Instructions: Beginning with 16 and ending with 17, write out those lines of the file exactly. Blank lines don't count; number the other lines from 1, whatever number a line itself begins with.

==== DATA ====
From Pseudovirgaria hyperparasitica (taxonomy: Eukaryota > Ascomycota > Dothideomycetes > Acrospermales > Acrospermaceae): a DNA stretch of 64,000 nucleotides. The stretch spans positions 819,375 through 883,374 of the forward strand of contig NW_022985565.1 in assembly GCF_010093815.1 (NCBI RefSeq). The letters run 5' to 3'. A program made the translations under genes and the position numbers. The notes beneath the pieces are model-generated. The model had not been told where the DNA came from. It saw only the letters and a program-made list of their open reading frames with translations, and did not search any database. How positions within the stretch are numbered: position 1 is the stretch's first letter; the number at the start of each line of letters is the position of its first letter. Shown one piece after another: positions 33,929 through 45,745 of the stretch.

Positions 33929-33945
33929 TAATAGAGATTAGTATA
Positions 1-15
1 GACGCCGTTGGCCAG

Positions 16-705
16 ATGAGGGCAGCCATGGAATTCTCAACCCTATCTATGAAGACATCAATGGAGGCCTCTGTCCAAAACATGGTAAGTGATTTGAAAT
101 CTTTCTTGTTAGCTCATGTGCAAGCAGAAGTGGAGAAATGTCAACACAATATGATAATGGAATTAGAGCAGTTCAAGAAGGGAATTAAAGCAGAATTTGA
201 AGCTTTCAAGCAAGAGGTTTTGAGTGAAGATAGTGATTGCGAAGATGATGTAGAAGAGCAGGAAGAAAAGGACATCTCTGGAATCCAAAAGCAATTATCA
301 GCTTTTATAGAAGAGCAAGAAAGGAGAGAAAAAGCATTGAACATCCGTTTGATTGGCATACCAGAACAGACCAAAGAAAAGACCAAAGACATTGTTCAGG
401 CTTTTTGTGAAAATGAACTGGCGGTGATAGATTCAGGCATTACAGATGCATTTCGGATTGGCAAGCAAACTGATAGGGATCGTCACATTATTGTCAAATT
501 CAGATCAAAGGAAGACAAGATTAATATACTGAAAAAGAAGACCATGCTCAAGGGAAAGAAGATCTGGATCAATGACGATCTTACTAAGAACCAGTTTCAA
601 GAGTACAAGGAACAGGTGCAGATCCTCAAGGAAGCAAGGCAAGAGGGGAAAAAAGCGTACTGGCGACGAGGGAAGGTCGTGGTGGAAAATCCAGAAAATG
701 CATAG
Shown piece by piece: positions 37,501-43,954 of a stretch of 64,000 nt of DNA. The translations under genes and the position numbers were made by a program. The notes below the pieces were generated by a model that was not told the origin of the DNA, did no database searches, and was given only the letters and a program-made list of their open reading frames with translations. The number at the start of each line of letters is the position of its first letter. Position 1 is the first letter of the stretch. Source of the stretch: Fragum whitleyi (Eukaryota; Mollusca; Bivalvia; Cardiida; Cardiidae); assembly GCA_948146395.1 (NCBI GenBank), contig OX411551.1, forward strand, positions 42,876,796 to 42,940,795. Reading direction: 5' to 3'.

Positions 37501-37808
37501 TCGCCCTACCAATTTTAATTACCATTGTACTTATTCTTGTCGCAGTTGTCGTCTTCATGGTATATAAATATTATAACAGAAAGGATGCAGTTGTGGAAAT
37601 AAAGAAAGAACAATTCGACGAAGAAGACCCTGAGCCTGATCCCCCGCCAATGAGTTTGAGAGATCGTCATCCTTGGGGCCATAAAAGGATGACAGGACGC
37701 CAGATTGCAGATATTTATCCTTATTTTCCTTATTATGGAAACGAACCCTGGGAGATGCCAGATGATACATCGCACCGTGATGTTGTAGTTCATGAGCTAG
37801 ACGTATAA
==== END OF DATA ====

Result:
Positions 37501-37808
37501 TCGCCCTACCAATTTTAATTACCATTGTACTTATTCTTGTCGCAGTTGTCGTCTTCATGGTATATAAATATTATAACAGAAAGGATGCAGTTGTGGAAAT